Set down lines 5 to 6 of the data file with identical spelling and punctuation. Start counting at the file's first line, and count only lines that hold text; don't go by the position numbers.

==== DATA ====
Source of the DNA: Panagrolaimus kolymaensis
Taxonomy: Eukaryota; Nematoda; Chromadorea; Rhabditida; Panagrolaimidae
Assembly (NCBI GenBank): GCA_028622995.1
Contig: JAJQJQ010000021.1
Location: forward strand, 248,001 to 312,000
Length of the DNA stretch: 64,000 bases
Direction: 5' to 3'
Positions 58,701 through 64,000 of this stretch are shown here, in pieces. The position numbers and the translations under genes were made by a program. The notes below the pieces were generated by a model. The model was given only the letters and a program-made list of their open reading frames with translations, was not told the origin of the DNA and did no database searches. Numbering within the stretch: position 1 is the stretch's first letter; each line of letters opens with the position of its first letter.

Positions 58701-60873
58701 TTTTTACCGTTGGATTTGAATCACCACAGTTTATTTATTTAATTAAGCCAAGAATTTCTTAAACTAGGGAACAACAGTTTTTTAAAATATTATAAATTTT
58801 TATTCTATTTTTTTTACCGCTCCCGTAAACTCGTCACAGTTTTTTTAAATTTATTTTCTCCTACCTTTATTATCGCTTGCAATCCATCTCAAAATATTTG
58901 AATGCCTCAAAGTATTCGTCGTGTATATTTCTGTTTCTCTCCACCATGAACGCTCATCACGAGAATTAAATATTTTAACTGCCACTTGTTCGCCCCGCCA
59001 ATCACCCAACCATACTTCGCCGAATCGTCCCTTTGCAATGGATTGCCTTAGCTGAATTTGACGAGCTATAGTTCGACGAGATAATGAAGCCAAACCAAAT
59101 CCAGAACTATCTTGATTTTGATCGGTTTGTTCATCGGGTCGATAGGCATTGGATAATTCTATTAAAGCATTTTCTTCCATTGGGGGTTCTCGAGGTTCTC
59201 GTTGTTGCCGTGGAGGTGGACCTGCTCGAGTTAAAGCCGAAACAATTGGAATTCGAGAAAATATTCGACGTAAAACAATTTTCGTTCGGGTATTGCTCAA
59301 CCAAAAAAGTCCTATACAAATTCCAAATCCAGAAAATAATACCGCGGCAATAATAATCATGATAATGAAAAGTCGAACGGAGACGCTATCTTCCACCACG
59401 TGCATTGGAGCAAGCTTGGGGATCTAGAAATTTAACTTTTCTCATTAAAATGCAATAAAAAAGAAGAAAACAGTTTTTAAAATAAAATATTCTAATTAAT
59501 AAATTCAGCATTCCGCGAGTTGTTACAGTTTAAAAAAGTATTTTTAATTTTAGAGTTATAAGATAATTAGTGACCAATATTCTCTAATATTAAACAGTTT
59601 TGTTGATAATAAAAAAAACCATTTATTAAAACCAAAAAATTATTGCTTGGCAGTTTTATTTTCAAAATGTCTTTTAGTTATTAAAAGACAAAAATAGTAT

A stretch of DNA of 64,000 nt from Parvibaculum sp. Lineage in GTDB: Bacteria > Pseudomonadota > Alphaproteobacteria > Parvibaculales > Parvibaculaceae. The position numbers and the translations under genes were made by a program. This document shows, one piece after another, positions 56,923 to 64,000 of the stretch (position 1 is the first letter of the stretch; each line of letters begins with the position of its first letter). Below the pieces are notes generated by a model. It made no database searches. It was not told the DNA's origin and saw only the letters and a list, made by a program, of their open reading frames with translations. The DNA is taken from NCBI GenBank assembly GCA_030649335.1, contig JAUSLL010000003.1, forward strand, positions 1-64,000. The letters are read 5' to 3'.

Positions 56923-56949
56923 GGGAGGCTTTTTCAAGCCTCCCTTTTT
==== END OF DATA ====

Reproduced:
Location: forward strand, 248,001 to 312,000
Length of the DNA stretch: 64,000 bases